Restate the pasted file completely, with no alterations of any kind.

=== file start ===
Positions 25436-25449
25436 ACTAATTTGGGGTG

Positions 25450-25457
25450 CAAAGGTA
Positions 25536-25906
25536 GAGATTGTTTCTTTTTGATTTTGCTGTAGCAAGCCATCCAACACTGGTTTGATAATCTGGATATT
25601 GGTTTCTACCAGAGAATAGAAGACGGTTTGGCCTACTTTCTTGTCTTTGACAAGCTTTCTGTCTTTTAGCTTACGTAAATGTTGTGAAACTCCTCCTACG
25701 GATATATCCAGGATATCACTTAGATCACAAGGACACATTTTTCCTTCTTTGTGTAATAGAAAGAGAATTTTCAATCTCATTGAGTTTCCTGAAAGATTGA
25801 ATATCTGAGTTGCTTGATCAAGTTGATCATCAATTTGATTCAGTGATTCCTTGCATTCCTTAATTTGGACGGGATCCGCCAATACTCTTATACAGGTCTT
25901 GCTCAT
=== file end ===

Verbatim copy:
Positions 25436-25449
25436 ACTAATTTGGGGTG

Positions 25450-25457
25450 CAAAGGTA
Positions 25536-25906
25536 GAGATTGTTTCTTTTTGATTTTGCTGTAGCAAGCCATCCAACACTGGTTTGATAATCTGGATATT
25601 GGTTTCTACCAGAGAATAGAAGACGGTTTGGCCTACTTTCTTGTCTTTGACAAGCTTTCTGTCTTTTAGCTTACGTAAATGTTGTGAAACTCCTCCTACG
25701 GATATATCCAGGATATCACTTAGATCACAAGGACACATTTTTCCTTCTTTGTGTAATAGAAAGAGAATTTTCAATCTCATTGAGTTTCCTGAAAGATTGA
25801 ATATCTGAGTTGCTTGATCAAGTTGATCATCAATTTGATTCAGTGATTCCTTGCATTCCTTAATTTGGACGGGATCCGCCAATACTCTTATACAGGTCTT
25901 GCTCAT